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Nature Walk Activity Guide - Sian Thomas

Nature Walk Activity Guide

By Sian Thomas from @teach.investigate.play

 

Nature walks are one of our absolute favourite things to do as a family: they boost wellbeing, provide an easy way to spend time together as a family and as an added bonus, are completely free!

Take a minute to think about how you feel after a walk. For me personally, I feel happier, my mind is clear and I'm ready to take on anything. It’s the same for children too: regular walks reduce stress and anxiety and increase attentiveness.

There’s no denying that technology has its place in modern society, but with that also comes the danger of being disconnected from family. That’s why we take regular breaks from it, particularly on weekends, to get a beautiful dose of fresh air.

The fact that nature walks are completely free should really seal the deal. Raising a child in the 21st century is ridiculously expensive at times – the pressure to buy the latest ‘must have' toy or take a day trip to a theme park can leave you wondering how you’ll ever save money for a rainy day. But a weekend walk takes the pressure off somewhat!

Autumn is the perfect time to get outside too as it’s a such a welcome break from the scorching Australian summers. So here are three of our favourite nature themed activities that you can easily tie in with a family walk in the countryside.

Nature Tapestry

We love to collect ‘leaf litter' on our walks. This can be anything that interests us; from huge leathery leaves to the smallest acorn.

To make a tapestry, find four sticks of a similar size and form a square frame. Use string to tie them together (this part requires adult supervision). Make sure you wind the string around several times so that the structure doesn’t fall apart!

Next wrap the string both horizontally and vertically around the frame. Make sure that the string is taut so that items will stay in place.

Finally, weave your nature treasures through the string to create a picture. We tend to just go for the random approach, but if you’re feeling creative, try patterns or pictures within the tapestry.

Mirror of Discovery 

Mirror exploration is a great open ended activity for children and helps to develop scientific enquiry. Miss One spent her time placing then removing objects whilst Mr Seven was more interested in mirror symmetry.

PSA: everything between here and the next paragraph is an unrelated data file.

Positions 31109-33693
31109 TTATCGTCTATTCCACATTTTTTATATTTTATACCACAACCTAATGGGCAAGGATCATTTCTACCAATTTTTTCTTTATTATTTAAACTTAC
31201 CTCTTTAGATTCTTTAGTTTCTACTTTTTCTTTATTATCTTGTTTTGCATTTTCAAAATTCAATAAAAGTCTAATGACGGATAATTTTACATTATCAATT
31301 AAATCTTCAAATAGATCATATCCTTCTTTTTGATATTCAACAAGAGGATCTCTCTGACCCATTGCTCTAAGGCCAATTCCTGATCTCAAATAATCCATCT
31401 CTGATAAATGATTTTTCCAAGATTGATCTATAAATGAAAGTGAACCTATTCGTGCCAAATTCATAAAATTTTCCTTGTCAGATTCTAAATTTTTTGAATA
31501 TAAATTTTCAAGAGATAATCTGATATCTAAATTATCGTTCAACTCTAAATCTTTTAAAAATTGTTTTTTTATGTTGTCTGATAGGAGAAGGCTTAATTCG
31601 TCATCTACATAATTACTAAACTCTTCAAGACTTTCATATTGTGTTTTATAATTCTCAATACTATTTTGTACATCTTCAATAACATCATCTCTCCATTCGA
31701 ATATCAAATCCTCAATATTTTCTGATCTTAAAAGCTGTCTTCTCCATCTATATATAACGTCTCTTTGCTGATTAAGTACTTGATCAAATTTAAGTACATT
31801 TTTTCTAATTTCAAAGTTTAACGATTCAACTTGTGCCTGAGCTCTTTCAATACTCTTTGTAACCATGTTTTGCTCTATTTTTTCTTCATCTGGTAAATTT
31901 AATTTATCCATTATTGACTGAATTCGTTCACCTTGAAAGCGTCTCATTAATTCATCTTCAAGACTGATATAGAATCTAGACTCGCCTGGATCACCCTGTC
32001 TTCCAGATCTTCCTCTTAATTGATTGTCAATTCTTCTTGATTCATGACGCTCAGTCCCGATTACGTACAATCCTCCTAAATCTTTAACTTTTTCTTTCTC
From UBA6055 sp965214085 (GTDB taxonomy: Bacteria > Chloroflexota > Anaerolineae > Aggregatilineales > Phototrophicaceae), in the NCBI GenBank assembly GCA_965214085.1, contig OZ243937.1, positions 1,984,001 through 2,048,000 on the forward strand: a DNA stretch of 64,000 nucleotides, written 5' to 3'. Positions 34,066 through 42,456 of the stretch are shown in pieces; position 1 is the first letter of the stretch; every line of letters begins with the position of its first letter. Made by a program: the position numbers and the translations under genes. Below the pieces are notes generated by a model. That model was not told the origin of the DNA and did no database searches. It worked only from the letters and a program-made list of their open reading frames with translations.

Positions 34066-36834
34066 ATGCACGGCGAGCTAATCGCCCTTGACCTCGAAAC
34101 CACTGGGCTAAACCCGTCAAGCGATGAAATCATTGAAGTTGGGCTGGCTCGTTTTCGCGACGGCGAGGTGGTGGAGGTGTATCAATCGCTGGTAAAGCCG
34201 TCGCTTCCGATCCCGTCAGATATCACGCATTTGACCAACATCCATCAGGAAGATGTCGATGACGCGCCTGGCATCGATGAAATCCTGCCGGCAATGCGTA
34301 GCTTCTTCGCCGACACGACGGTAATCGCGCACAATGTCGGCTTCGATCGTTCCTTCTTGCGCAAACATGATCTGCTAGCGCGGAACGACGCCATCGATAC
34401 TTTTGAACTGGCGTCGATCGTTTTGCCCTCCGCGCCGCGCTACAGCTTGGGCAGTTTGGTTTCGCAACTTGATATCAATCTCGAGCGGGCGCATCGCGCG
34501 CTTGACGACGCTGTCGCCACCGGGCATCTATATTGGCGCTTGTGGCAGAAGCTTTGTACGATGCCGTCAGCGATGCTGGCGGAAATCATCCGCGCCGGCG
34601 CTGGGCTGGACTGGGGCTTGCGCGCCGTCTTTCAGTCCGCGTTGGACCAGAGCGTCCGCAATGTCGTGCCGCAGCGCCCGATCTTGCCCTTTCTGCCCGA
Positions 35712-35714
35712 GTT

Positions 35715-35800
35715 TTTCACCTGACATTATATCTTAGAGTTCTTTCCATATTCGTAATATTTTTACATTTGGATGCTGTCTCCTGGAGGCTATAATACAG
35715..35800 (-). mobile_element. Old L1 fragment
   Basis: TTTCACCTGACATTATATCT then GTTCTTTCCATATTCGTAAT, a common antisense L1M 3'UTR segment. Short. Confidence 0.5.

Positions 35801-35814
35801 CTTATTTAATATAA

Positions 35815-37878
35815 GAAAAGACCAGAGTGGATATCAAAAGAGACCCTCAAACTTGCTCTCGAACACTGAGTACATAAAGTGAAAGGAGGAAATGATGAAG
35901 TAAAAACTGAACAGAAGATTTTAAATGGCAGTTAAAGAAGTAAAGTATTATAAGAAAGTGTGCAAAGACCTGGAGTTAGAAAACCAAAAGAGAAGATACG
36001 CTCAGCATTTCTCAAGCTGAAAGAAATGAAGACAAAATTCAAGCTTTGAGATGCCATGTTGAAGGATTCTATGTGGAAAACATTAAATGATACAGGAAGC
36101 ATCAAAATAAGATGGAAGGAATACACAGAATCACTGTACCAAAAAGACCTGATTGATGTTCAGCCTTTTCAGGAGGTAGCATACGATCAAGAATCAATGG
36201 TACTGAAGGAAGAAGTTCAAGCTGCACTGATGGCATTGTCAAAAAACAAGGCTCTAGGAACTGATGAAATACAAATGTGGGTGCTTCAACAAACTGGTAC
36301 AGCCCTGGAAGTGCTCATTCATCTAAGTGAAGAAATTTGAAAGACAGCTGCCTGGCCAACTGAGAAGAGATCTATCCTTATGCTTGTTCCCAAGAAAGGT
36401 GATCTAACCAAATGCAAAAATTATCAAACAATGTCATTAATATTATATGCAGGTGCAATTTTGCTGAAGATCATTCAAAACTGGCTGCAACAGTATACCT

Simply place a large mirror outside on a flat surface, then put the nature objects you have found on top. You can talk about how the objects look in the mirror and introduce key STEM words such as ‘reflection’ and ‘symmetry.’

Try using an old or inexpensive mirror outside to explore nature treasures. We did this recently with a ‘We’re Going on a Bear Hunt' theme and it entertained both Miss One and Mr Seven for a whole morning!

Nature Scavenger Hunt  

This activity should convert even the most reluctant explorer. Scavenger hunts help children really open their eyes to their surroundings and obviously make time pass quickly too. There’s also something ridiculously satisfying about ticking items off on a list too!

To add to the fun, it’s worth buying a kid – safe magnifying glass. Mr Seven always relishes the opportunity to seek out bugs, leaves, spiderwebs and sticks using his trusty red magnifying glass!

Government run gardens (such as the Australian National Botanical Gardens) often have free activities for kids within their visitors centre but there are also heaps of free printables online – hello Pinterest!

 

We hope that you have enjoyed our nature walk activities. We always try and aim for ideas that are both fairly simple and easy to set up. For more activity ideas, check out @teach.investigate.play.

 

Teach Investigate Play! Is run by British Primary School teacher and mum of 2, Sian Thomas. She currently lives in Canberra, Australia with her husband, two children and their fluffy cat called Zelda! Sian is passionate about providing fun, easy and low-cost ideas for both parents and teachers.  You can visit Sian's Instagram page HERE.


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